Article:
Parts of this piece were originally published under the title Back home to what? on a now-defunct blogsite. I wrote it almost in despair on arriving home after five years in Stamping Ground, Kentucky.
KENTUCKY, that beautiful, down-in-the-dirt poverty ridden State is now behind me, along with the bloody minded bedlam that is US politics and the shadowy, home-grown militias and aggressive Christians who wield power and influence out of all proportion to their numbers. It wasn’t all Thompsonesque of course. The jist plain folks that were our friends and neighbours were wonderful, some of them devout Christians, but unlike the moral minority kept their faith for church and home. There were the music and food nights that did the rounds of our friends’ houses – Kentucky cooking may one day kill you, but it’s something else I tell you. In the next holler to ours there were a fiddle player, an extremely gifted songwriter/singer and a guitarist vocalist who was also the local pharmacist. Just up the road was another guitarist whose voice and singing style reeked of the mountains where he was born. Every weekend we would get together to eat and sing and play: guitars, fiddle, autoharp, banjo, dulcimer and whatever other instrument might turn up along with the wild and beautiful harmonies that seem to be genetically imprinted in most of the mountain people.
Kentuckians love a good yarn and one of my favourites concerns a hamlet up in the hills whose residents had been waiting months for a new minister to shout the gospel, bury the dead and save the young folks from sin by marrying them. Word got out that there was a new man on the way, heading for the house of Cletis MacFarlane, a pillar of the community. One hot afternoon, Cletis was ploughing the tobacco patch on the bottom land when his oldest son came racing down the mountainside: “Paw, Paw, the new preacher’s done come to the house.”
“What ‘nomination do he be, son”
He hain’t a said, Paw.”
“Well son, y’all git on up the hill to the house quicker’n get out and ask ‘un. If’n he’s a Baptist, hide the whiskey; if’n he’s a Methodist, hide the ham; and if’n he’s an Evangelical, y’all git up on your Ma’s lap and don’t move till I gits there.”
When I arrived back in Tasmania, it was only to be confronted by a late blast of winter and a far bleaker election result. What astounded me about the campaign was some of the policy ‘promises’: Turn back the boats, abolish the mining and carbon taxes, wind back the NBN and on and on. All tainted with the same ideology as espoused by the US Tea Party, a bunch of intelligent nut-cases and misfits yearning for 1950 and given an unwarranted respectability by media networks afraid to report objectively for fear of ratings reprisals. Abbott’s “This is our country and we will decide who comes here” was almost word for word for statements made at Mad Hatters’ rallies in the US.
I was also puzzled by the Julia Gillard TV chat with Anne Summers. Ms Gillard’s rise to PM was unreported in the US and I only knew of it when I did my monthly rounds of the Australian online news sites. She is obviously very popular – more widely so than she was given credit for, it seems – so who allowed her to be stabbed in the back? Was there an uproar? Was the Labor Party told that it had done the wrong thing? It seems not. During the campaign, Rudd was as smug as a rat with an umbrella and even her former supporters seemed to take the drainpipe exit: “It was for the good of the party.” From what I could glean from my distant perch, Julia Gillard was the subject of the same sort of institutionalised abuse aided and abetted by Murdoch’s shit spreader that Obama copped in the USA, and for many of the same reasons: different, attempting to do the right thing, ignoring the naysayers and putting bills on the table that outraged the Gina Rhineharts and her ilk – the born-to-rulers.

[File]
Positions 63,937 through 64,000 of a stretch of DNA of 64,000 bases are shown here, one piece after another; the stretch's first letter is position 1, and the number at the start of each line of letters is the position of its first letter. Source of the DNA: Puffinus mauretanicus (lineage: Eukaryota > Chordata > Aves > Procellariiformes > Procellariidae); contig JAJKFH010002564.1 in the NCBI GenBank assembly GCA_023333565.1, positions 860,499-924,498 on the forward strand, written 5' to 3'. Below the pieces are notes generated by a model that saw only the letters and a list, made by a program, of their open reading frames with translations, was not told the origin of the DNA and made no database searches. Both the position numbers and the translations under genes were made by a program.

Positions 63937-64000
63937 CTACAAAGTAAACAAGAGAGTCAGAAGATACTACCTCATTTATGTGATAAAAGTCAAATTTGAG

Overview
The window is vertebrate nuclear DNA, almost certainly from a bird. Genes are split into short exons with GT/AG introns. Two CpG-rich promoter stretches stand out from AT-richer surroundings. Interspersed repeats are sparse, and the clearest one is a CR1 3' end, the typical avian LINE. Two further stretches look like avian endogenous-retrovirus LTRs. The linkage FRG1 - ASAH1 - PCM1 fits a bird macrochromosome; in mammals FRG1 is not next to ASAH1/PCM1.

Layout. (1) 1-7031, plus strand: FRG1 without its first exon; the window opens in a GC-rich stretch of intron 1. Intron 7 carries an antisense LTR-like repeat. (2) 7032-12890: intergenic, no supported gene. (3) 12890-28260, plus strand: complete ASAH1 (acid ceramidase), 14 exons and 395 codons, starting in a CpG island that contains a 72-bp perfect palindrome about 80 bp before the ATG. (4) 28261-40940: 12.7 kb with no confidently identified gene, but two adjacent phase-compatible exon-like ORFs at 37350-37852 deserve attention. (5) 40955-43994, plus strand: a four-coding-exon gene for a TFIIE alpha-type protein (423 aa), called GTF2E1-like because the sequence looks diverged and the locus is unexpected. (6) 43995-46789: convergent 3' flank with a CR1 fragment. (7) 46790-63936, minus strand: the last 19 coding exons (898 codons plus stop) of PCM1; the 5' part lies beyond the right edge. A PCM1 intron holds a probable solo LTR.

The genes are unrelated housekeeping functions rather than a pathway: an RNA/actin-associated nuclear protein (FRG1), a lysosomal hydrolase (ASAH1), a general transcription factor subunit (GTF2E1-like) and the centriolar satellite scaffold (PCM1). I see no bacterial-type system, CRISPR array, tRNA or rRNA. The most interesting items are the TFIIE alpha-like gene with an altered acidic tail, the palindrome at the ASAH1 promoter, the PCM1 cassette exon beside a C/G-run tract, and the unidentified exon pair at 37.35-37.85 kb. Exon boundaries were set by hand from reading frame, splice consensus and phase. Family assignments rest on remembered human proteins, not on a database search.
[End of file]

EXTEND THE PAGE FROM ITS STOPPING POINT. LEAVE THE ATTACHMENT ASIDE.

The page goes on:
Back to the NBN for a while. Abbott (he’s not worth a title) and his cronies obviously wanted to sell it off to another provider and go for the cheapest and quickest option – and it was also pretty obvious that they were more than a little motivated by wanting to get rid of anything that might be seen as a legacy of a woman who had made them look fools by showing them up for what they are. Stupid.
What I experienced in the US has more than ever convinced me that Australia should head back on the course it once started unless we want to emulate the States and settle for appalling internet and phone services – unless you live in a major city and even then it’s not too flash. A couple of years ago, a survey found that a shade more than half the population had access to high-speed internet and of those who did, in 40 per cent of cases it could not technically be classed as true broadband. Less than 30 minutes from the State capital and about 40 from the second largest city I was paying $80 per month for a satellite link that delivered half the speed I paid for, dropped out every time there was heavy rain and delivered slower times than I get from ADSL here on the outskirts of a small Tasmanian town. The satellite TV cost $80 a month and also couldn’t cope with heavy rain (common in Kentucky) while the phone – a shaky landline and antiquated exchanges that played up in wet weather – cost $60 for basic service under which calls to the same area code could be treated as long distance in some areas. There was no mobile coverage.
A lot of things in the US are mired in the 1950s, including politics, social attitudes and attitudes to religion. Though a little over half the population classes itself as “no religion” or “other”, the religious extremists and the mainstream churches hold sway at all levels. The US is also, generally speaking, a very prudish country and for me all these factors marred an otherwise wonderful time. Yet now Australia is rushing headlong down the slope that will land us back in 1945 or even earlier. It is beyond comprehension.